Amid ongoing government support efforts, insolvencies continued to decline in May, according to the latest data from the Office of the Superintendent of Bankruptcy Canada (OSB).
The agency reported that total insolvencies dropped by 8.2% in May from the previous month, and monthly insolvencies were down by more than 50% year over year.
“Debt payment deferrals and reduced operating capacity of Canadian courts gave debtors a temporary reprieve,” noted Scotia Economics in a research note.
The number of bankruptcies declined by 3.9% month over month, and the volume of consumer proposals was down by 10.3%.
Compared with May 2019, consumer insolvencies plunged by 50.6%, and business insolvencies dropped by 38.9%, the OSB said.
With the decline in insolvencies during the Covid-19 pandemic, the total number of insolvencies for the 12 months ended May 31 was down by 2% from the prior 12-month period.
However, Scotia said that consumer insolvencies are expected to ramp up towards the end of the year.
“As Canadian households continue to experience high levels of unemployment this data remains out of sync with the reality of the financial struggle many are likely facing,” Scotia said in its report.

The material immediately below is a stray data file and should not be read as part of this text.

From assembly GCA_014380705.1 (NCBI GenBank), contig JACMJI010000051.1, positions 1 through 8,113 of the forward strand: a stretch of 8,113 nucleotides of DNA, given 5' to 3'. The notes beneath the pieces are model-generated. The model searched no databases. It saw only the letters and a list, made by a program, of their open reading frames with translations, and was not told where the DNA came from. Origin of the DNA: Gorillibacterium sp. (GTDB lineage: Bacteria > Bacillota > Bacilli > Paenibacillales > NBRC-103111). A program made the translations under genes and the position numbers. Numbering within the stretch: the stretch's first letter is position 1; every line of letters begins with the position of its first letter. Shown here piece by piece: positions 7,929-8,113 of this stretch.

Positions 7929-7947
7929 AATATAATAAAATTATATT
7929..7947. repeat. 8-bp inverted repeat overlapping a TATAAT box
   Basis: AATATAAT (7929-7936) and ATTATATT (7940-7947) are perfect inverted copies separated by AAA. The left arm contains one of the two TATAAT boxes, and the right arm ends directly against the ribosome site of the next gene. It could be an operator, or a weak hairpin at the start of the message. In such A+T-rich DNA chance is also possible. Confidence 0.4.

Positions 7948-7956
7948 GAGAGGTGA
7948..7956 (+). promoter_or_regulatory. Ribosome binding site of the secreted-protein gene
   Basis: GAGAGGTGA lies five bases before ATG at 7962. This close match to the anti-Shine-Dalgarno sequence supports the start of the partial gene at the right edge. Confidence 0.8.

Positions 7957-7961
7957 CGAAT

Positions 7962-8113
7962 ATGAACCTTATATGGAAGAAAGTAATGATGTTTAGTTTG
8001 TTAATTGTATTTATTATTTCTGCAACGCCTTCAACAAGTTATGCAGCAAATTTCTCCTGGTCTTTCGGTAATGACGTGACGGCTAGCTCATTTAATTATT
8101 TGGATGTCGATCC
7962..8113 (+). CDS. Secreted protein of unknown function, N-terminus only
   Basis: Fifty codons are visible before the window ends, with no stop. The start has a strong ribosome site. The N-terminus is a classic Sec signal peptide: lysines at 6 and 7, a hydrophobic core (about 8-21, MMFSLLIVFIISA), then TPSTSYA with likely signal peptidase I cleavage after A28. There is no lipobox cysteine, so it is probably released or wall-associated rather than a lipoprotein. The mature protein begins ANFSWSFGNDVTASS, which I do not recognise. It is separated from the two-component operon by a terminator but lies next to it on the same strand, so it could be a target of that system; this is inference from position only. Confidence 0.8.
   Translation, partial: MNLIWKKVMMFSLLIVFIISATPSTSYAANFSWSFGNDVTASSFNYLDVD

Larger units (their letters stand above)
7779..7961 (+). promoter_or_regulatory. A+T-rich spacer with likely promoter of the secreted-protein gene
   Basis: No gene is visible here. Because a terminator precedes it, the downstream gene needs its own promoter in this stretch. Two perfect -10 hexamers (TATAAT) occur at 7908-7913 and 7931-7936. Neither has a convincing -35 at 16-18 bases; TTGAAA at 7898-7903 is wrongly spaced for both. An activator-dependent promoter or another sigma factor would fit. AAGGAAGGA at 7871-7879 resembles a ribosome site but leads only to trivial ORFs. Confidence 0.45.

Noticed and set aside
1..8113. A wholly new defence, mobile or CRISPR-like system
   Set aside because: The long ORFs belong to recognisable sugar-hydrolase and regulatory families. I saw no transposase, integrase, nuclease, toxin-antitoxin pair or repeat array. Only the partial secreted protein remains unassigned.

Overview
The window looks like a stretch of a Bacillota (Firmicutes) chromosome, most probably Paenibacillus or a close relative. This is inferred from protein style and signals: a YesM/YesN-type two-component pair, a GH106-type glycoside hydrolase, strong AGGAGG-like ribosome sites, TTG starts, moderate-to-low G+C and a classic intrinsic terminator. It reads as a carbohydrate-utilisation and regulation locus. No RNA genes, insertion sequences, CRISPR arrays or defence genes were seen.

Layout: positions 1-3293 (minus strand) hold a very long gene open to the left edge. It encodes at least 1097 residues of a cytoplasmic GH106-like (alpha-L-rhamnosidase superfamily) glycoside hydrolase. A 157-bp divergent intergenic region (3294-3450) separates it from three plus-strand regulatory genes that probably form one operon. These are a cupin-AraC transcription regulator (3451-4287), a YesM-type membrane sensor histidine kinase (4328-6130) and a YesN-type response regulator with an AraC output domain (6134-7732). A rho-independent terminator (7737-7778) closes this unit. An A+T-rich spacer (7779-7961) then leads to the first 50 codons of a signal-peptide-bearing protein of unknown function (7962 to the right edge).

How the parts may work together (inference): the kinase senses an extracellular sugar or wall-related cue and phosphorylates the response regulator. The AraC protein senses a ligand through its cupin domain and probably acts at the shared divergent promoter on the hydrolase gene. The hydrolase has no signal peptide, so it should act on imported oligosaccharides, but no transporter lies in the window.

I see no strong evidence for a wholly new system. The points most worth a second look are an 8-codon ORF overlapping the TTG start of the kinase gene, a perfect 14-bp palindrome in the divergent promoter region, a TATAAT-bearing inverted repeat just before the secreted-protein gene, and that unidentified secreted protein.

“Through this period, many Canadian households have been able to defer payments on mortgages as well as other loans,” and households have been able to rely on the Canadian Emergency Response Benefit to support essential spending, the report said.
“Instead of filling for insolvency, many households may be adopting a ‘wait and see’ mindset as rebounding consumer confidence indicates rising hopes for the future,” Scotia said. “However, if the labour market does not recover by the time support measures expire, insolvencies will likely rise.”
Additionally, as businesses face continued restrictions that limit their capacity and hamper revenues, “business bankruptcy filings are expected to rise if revenues do not recover,” Scotia said.